SHOWS,,,,Girl in White / sold,,,,Sunday Afternoon,,,,In the Woods (sold),,,,Girl and Butterflies (sold),,,,Girl and Paperplanes,,,,Sisters,,,,Sisters with Snowy Owl,,,,Day at Sea,,,,Still Life I,,,,Head in the Clouds II,,,,Girl and Fishes,,,,Out of Water,,,,Boy and Dog,,,,Girl and Owl,,,,Girl with Grammophone Shot 2019-04-14 at 01.52.02.png, Shot 2019-04-14 at 01.52.02.png, Shot 2019-04-14 at 01.52.02.png, Shot 2019-04-14 at 01.52.02.png,King of the Woods


Zoé Byland


2015 Nov 7 - 2015 Dec 4

November 07 at 17.00 we'll open the new solo show from Zoè Byland ~monochromatic~
New stunning monochromatic paintings and limited edition prints.

Zoé (1975) first studied Art and Media Design in Zurich and, in 2002, she joined the Muntean/Rosenblum master class for contextual painting at the Academy of Fine Arts of Vienna. She completed her studies in 2008, led by Elke Krystufek and Hans Schreil.
Through a continuous dialog between historical and contemporary portraits, Byland has, in recent years, developed a figurative composition that has attained an impressive position within the Austrian art scene.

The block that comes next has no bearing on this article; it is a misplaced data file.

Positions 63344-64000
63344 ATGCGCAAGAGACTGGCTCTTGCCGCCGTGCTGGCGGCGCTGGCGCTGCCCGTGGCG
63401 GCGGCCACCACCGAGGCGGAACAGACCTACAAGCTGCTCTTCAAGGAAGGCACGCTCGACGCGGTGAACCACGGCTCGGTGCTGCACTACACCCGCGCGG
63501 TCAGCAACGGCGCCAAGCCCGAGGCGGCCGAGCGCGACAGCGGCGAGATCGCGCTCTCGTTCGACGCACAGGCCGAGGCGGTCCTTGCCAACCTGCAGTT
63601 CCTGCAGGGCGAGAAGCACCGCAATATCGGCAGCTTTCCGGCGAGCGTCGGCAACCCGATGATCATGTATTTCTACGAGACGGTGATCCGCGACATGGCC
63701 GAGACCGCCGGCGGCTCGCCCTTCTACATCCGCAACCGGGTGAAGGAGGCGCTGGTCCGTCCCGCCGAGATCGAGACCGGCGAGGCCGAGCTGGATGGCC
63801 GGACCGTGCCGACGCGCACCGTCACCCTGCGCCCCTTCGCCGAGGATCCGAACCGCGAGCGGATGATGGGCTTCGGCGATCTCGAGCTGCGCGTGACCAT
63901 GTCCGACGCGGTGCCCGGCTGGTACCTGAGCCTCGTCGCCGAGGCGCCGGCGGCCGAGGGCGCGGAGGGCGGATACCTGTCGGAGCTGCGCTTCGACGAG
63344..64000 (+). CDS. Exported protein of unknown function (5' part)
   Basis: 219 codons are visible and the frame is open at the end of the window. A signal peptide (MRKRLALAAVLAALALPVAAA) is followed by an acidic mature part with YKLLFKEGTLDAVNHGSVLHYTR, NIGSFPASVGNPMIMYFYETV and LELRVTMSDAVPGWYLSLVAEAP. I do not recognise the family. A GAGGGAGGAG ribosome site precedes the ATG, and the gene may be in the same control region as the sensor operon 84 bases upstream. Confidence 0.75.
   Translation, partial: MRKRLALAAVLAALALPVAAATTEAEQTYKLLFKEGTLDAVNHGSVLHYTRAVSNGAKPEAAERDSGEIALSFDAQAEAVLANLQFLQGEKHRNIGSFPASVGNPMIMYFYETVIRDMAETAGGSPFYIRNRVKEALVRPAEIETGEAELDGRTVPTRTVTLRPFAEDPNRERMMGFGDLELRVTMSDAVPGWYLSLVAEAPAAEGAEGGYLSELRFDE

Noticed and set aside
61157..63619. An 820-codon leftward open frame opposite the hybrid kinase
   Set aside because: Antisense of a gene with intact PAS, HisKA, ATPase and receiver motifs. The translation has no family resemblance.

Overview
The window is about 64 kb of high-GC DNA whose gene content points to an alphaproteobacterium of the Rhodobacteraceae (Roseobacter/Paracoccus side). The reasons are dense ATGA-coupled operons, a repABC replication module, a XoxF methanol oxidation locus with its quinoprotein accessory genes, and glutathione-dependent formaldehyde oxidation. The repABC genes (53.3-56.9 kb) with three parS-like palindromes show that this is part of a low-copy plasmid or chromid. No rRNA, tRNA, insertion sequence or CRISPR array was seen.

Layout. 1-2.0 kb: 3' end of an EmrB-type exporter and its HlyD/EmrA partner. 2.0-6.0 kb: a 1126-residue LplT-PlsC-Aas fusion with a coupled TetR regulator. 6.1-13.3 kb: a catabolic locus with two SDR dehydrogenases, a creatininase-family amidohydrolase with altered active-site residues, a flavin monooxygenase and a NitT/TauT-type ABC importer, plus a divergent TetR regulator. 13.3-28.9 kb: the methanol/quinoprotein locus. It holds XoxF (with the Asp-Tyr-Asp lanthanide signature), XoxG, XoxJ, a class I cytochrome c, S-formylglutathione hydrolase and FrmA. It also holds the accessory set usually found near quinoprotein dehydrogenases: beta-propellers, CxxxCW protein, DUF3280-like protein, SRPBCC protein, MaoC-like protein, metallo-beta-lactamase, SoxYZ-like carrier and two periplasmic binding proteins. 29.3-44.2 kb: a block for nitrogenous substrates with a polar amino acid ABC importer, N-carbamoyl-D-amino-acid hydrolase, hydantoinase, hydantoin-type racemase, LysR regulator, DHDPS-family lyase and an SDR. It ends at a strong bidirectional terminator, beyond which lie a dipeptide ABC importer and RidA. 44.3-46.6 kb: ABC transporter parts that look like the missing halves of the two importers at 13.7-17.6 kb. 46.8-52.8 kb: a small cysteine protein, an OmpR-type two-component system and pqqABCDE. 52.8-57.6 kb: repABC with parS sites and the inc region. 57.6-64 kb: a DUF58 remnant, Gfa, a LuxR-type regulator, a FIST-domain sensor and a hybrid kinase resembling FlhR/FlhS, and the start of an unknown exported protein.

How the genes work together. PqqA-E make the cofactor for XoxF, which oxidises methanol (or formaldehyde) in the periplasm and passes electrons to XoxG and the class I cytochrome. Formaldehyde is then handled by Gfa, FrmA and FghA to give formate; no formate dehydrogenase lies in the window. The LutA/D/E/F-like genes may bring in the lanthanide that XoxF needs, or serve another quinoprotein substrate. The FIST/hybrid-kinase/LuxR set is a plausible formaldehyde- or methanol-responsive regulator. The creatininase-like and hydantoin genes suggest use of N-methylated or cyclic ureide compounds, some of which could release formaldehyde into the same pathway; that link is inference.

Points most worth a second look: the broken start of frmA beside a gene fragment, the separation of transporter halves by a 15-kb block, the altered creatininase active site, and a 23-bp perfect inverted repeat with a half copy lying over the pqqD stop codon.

Her paintings are pervaded by a nocturnal motive, which seems to emerge from the photography of the early ‘900 as well as from the noir films era. This feature brings with itself the mystery of distant memories, the nostalgia of a vintage aesthetic and, at the same time, all the iconography of our present pop philosophy, together with the synthesized symbolism of science fiction’s hi-tech imagery and the overbearing street art language. By tying all these elements together, Byland creates an alchemical mix of codes and numbers belonging to a future yet to be drawn.

Byland’s imagery is original and easily recognizable. Whether she decides to illuminate the black and white pages of students’ diaries or to peek from a keyhole during a Sunday afternoon tea party, her characters are always little more and much more than children at the same time. They are aware of the cold embrace of time and they know mysterious destinations; they crop paper cuts to fly away and remain still at the depths of an elegantly furnished ocean for as long as it is necessary, in order to subvert our expectations and to go on playing in the viewer’s head, leaving him to fantasize in the throes of a multitude of suggestions.

The surrealism of Byland settles in the era of “good and nice costume”, in a re-reading as romantic and nostalgic as lucid and ironic that, while giving light to the charm of a fabulous past époque, lets everything out of fantasy sink into darkness.